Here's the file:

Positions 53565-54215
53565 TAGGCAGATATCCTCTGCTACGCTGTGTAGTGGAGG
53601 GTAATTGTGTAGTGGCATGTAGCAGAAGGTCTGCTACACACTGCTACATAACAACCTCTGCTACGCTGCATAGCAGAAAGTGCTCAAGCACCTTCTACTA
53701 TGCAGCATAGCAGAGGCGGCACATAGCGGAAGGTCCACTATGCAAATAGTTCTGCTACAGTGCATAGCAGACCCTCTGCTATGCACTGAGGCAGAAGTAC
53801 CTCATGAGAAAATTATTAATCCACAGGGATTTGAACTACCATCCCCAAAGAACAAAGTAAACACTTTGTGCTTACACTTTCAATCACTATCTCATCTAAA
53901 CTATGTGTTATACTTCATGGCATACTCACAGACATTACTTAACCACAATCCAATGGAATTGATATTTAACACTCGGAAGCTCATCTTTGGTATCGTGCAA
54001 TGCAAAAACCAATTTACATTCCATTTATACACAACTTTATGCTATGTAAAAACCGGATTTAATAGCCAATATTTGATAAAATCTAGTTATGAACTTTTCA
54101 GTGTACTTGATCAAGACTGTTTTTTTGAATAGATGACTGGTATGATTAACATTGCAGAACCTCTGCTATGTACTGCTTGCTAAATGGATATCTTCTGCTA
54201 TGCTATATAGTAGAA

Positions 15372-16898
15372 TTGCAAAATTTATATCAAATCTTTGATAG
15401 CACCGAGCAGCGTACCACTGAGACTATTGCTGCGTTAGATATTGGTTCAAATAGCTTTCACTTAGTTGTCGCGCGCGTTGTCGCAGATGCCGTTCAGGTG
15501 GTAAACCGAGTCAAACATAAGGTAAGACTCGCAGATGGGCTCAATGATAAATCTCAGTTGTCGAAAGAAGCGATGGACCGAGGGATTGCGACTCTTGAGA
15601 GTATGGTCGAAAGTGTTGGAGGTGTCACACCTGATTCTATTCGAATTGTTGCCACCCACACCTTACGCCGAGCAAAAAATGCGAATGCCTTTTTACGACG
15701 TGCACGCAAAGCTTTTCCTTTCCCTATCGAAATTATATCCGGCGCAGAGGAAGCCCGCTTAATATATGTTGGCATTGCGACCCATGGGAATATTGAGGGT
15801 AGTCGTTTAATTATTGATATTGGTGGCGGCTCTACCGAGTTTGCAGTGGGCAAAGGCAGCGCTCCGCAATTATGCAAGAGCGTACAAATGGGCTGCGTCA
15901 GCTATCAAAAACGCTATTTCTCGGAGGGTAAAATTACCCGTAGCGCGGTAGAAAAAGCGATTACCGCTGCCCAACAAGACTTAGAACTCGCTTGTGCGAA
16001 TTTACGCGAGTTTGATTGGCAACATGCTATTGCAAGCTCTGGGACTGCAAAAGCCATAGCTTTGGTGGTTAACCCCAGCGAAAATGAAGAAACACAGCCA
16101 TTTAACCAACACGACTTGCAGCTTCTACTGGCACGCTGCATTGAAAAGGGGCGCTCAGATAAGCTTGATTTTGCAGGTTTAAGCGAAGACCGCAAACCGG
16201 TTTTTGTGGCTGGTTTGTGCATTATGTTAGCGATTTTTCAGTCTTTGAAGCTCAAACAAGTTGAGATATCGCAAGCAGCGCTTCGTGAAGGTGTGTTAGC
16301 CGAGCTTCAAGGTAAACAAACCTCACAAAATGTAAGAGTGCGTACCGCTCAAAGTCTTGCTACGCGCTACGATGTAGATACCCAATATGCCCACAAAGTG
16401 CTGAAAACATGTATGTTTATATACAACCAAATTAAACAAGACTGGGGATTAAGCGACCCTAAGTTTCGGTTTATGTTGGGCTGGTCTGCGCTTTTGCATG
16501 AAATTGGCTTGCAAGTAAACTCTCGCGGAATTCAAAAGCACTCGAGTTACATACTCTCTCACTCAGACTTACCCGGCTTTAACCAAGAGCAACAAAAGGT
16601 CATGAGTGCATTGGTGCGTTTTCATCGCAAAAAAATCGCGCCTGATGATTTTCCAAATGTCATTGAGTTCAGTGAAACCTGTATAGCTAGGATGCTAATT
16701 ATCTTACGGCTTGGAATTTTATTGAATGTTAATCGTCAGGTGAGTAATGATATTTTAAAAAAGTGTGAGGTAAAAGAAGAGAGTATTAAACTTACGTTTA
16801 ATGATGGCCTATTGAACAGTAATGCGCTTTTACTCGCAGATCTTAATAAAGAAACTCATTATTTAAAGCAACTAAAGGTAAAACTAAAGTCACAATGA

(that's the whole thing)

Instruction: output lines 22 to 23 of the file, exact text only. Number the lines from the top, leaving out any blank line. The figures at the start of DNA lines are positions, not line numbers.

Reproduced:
16401 CTGAAAACATGTATGTTTATATACAACCAAATTAAACAAGACTGGGGATTAAGCGACCCTAAGTTTCGGTTTATGTTGGGCTGGTCTGCGCTTTTGCATG
16501 AAATTGGCTTGCAAGTAAACTCTCGCGGAATTCAAAAGCACTCGAGTTACATACTCTCTCACTCAGACTTACCCGGCTTTAACCAAGAGCAACAAAAGGT